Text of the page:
2005 Southern Umpires Camp — Part VI

Apr 28 2005

Final thoughts
Alan Roper
April 28th, 2005

If you are one of those guys who every time someone offers you a pointer you say, “I do such and such because…,” don’t waste your money going to the Southern Umpires Camp. (Or any other camp.) You will only piss off the other students and make life miserable for them.

If you are a guy who can keep your yapper shut and listen to instruction, you will be well served to attend the camp. As one of my wise old army sergeants said, “Sir, you learn something from everyone you work for; good or bad, you learn something.” Truer words could not be spoken.


Logistically, there were a couple of things that could be done to make the camp that much better. Breakfast was available every day at the hotel for about $6 a day, and lunch was about $6 a meal at the ball park. Students electing to purchase the video package could do so at the time of registration. Those three purchases gobbled up $70-$80 in cash that I had planned on having for incidentals over the weekend. All of the Arkansasgang would have liked the option to include those costs in the registration fee. The camp does not process credit cards, so carry cash.

Transit to and from the airport was confusing and not user friendly. Four members of our group rode the MARTA from the Atlanta airport to the northeast side of Atlanta, where the clinic was held. Detailed instructions about travel on the MARTA to and from the airport would be extremely helpful, especially for us country mice.

The last, and most important, point that needs to be addressed is the lack of attention to FED and even NCAA baseball. Rarely will you find an amateur umpire who calls only OBR baseball. Rather, most call two, or even three codes. If you don’t believe me, ask the editor about his BRD sales over the last 24 years.

At the camp, the two-hour blocks of instruction each on FED and NCAA were little more than lip service. With the plethora of rules experts out there, Childress, Roder, Yeast, etc., surely the camp could bring in a couple of guys who could add to the camp by stopping some of the “What about FED?” questions that so frequently popped up. If I had a dollar for every time some umpire asked “How do they do it in FED?” and the instructor looked back like a beagle staring at a ceiling fan, I could go back next year without spending a dime of my own money.

Naturally, since the clinicians were professional umpires, the OBR instruction was first rate and should continue to be so. But the clinic could only get better by including two respected FED and NCAA rules guys to help.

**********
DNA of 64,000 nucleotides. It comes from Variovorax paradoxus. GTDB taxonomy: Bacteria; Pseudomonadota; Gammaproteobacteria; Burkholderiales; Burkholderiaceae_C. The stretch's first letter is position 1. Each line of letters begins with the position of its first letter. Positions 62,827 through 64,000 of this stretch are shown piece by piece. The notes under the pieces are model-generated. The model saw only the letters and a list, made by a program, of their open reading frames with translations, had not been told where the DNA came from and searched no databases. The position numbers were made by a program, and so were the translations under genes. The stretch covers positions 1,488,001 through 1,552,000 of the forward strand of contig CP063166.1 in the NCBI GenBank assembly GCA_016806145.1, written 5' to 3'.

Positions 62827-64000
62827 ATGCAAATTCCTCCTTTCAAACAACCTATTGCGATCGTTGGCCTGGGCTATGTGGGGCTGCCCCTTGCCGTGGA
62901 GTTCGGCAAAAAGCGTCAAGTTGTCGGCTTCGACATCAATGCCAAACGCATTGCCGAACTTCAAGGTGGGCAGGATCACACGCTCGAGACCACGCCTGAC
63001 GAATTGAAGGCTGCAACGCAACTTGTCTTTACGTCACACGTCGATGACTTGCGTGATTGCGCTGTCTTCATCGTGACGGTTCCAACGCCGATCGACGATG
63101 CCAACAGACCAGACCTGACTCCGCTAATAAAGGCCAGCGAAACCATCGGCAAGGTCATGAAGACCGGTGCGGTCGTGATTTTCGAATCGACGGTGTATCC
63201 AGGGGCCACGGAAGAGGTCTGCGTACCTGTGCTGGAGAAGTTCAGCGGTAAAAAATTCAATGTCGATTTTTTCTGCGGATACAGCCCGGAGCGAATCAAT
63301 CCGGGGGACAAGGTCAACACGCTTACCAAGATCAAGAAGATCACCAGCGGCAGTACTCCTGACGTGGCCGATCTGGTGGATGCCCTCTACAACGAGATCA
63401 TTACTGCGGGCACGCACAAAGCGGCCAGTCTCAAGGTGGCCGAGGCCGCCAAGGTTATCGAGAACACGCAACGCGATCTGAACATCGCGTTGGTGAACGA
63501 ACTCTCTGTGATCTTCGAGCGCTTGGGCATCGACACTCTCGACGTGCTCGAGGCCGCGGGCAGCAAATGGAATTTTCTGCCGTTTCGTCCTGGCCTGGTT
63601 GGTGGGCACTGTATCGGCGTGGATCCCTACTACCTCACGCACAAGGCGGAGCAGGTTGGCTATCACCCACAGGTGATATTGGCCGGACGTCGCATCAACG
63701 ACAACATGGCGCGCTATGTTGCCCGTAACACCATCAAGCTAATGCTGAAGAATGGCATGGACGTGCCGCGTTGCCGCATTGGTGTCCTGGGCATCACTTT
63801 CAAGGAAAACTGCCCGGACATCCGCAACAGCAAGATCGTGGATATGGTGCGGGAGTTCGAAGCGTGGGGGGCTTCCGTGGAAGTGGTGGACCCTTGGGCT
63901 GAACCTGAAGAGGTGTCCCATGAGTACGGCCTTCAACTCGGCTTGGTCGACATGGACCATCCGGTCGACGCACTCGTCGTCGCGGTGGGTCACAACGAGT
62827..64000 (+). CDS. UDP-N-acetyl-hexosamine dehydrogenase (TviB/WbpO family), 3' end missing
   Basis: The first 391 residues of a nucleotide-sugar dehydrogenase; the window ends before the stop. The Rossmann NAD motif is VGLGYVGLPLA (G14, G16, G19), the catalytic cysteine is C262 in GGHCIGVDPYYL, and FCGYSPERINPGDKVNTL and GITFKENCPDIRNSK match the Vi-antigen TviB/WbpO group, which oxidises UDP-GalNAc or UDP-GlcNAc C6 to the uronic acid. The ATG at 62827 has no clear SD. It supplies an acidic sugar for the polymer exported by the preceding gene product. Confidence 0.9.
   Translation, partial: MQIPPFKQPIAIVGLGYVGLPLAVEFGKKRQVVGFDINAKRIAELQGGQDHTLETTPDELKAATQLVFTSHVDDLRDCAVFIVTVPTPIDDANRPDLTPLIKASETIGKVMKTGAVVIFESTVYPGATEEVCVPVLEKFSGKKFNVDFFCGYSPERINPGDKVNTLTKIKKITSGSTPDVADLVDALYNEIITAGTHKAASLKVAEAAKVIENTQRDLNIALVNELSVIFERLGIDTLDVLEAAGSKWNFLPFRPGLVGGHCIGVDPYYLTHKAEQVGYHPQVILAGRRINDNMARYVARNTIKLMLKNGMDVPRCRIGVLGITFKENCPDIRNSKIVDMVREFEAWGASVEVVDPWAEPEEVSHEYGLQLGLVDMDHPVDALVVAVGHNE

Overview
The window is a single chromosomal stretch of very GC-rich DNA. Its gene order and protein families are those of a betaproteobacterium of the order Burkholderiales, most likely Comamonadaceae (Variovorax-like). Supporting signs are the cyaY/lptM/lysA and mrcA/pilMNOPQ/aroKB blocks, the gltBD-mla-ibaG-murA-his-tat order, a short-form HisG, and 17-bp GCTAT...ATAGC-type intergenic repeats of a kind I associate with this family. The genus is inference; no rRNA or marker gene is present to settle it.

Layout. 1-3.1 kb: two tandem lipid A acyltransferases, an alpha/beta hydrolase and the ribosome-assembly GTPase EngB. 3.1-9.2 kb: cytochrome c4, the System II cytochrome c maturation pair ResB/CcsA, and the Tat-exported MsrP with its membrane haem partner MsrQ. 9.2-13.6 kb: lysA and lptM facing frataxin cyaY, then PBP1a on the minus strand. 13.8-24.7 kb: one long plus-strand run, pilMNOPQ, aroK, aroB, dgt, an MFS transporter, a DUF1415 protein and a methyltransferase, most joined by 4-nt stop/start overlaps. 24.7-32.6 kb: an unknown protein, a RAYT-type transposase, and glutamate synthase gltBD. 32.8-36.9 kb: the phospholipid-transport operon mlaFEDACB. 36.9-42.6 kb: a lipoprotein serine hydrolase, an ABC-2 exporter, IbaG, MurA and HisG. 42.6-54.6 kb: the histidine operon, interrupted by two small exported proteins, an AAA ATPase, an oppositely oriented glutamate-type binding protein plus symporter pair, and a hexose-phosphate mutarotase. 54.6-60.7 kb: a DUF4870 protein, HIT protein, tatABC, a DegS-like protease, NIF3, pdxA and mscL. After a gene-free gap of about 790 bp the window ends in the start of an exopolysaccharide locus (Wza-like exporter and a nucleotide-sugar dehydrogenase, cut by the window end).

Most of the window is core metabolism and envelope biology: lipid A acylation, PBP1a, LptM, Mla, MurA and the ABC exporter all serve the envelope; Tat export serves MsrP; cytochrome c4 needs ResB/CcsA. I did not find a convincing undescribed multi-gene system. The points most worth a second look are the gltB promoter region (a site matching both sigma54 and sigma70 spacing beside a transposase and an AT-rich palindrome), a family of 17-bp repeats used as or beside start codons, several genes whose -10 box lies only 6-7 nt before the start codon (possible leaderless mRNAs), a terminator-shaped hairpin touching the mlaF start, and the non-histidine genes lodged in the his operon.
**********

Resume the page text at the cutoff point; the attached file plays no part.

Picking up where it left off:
Helping others

On Friday night there is an auction that benefits the Helping Hands organization. Helping Hands was formed to aid umpires who were affected by the 1999 resignation of several MLB umpires. Umpires who lost their jobs have no income and are unable to receive their pensions, any sort of pay, or benefits. The auction of baseball memorabilia contributes to the Helping Hands organization.

Saturday is another charitable event. The Southern Umpires Camp has a long history with the Shriners Burn Hospital in Cincinnati, OH. On Saturday, a raffle is held. Tickets are $5 each, and you can buy a maximum of 6 tickets. That entitles you to some sort of baseball memorabilia, whether an autographed MLB umpire jersey or an indiclickercounter donated by Gerry Davis Sports. The Arkansas crew was pretty impressed that Tony and his camp were taking an opportunity to help others.

Final tidbits

The camp information tells you to bring all of your plate equipment to camp. But while there, I never donned my chest protector or shin guards. In fact, the only parts of my plate uniform I used were my mask, cup, and indicator. The camp instructs students to bring all protective equipment in order to limit its liability if someone gets hurt.

One of the questions asked was: Will umpires call actual games at the Southern Camp? At the suggestion of past campers, Tony decided to cut the games and go with situations. That method allowed all the umpires to participate and observe. Tony and Paul feel that creating situations is a better teaching method than a three up, three down, seven pitch half inning. This is another of those times when I agree with Tony.

Tony Thompson, et. al., put on a class camp. When training was set to begin, the staff was ready to conduct it. There was no waiting around as there is so often at other camps. The instruction was excellent, focused, and presented by umpires who are motivated, captivating, and knowledgeable. The staff at the hotel was extremely accommodating and pleasant.

Would I do it again? You bet. When I first arrived at the hotel, there was a bald-headed guy talking about how this was his bizzilionth trip to the Southern Camp. I remember thinking, “Good gosh, dude. Do you suck so bad that you need to keep coming back?” In reality, this guy turned out to be much smarter than I. I intend on going back to the Southern Camp, not just the International Camp. Every one of the 11 umpires who attended said that not only would they go back to the Southern Camp, but because the International Camp focuses on 3-man mechanics, attending the Southern Camp would better serve our association.

Alan Roper, a relatively new official, has been calling baseball and football since 2001. He tells us he is constantly seeking to learn new things and help others avoid his mistakes. When not on the football or baseball field, you can usually find him standing over a grill cooking for friends and family. You can reach Alan at alanroper@officiating.com

Reprinted with permission from officiating.com 
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